OKLAHOMA CITY -- A legislative study requested by two Oklahoma lawmakers will address one of the reasons mobile home parks and apartment complexes do not build tornado shelters.
State Reps. Joe Dorman and Pat Ownbey are calling for the study following a deadly tornado that struck on May 24.
"Oklahomans living in mobile homes are extremely vulnerable to being hurt or killed in a tornado. However, mobile home park owners have indicated they are concerned that they will be held liable for a shelter if it fails to adequately protect those using it," Dorman (D-Rush Springs) said. "What I want to look into is whether or not we could pass legislation that would better protect them from a lawsuit if their shelter received certification from the state fire marshal."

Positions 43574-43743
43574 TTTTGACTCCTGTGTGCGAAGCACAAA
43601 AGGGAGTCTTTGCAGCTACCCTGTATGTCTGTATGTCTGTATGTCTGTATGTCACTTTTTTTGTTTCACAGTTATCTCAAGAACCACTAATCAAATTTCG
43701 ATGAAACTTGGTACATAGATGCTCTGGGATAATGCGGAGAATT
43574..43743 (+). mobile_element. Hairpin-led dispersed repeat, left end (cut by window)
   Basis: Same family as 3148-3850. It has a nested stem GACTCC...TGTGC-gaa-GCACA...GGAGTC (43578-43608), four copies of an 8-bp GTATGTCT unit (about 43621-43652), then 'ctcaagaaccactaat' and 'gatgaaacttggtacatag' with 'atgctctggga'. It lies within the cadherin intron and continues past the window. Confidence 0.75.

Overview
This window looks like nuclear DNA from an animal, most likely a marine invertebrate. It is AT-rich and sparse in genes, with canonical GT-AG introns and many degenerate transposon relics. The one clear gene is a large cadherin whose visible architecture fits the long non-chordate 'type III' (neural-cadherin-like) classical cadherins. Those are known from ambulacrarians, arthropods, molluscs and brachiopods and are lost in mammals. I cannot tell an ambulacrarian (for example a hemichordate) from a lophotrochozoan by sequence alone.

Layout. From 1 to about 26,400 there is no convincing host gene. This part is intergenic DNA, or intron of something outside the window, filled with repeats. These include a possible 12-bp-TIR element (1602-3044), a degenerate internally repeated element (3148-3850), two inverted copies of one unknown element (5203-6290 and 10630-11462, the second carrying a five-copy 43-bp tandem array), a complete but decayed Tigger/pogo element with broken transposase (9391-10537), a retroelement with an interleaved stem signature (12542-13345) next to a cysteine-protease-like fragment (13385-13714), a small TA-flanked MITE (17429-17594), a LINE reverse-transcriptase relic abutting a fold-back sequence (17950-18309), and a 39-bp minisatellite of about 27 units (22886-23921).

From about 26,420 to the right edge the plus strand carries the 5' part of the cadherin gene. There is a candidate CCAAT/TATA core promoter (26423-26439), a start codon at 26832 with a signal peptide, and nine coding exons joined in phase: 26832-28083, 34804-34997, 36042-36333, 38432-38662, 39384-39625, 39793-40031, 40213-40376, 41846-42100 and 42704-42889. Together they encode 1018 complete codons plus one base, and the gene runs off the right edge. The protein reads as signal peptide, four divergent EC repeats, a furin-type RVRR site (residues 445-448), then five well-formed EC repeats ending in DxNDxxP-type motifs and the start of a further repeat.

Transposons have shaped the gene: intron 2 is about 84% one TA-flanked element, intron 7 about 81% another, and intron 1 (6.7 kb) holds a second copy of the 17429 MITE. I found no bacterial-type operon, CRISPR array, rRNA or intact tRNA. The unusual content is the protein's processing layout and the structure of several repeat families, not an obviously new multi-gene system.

The May 24 tornado touched down in the Chickasha area, killing one person and displacing and injuring others, Dorman said.
"The communities in my district regularly suffer from natural disasters, so I am especially keen to do all I can to help create better safeguards," Dorman said. "The speed at which a tornado can move and suddenly form makes it difficult to get to a shelter that is any distance from your home. I think the best scenario would be for these mobile home parks to have a shelter on hand."
Dorman said there is bipartisan support for addressing tornado safety.
"Republicans and Democrats are concerned about the safety of mobile home residents. It is an important issue that I hope we can work on over the interim and create legislation for the 2012 legislative session," Dorman said.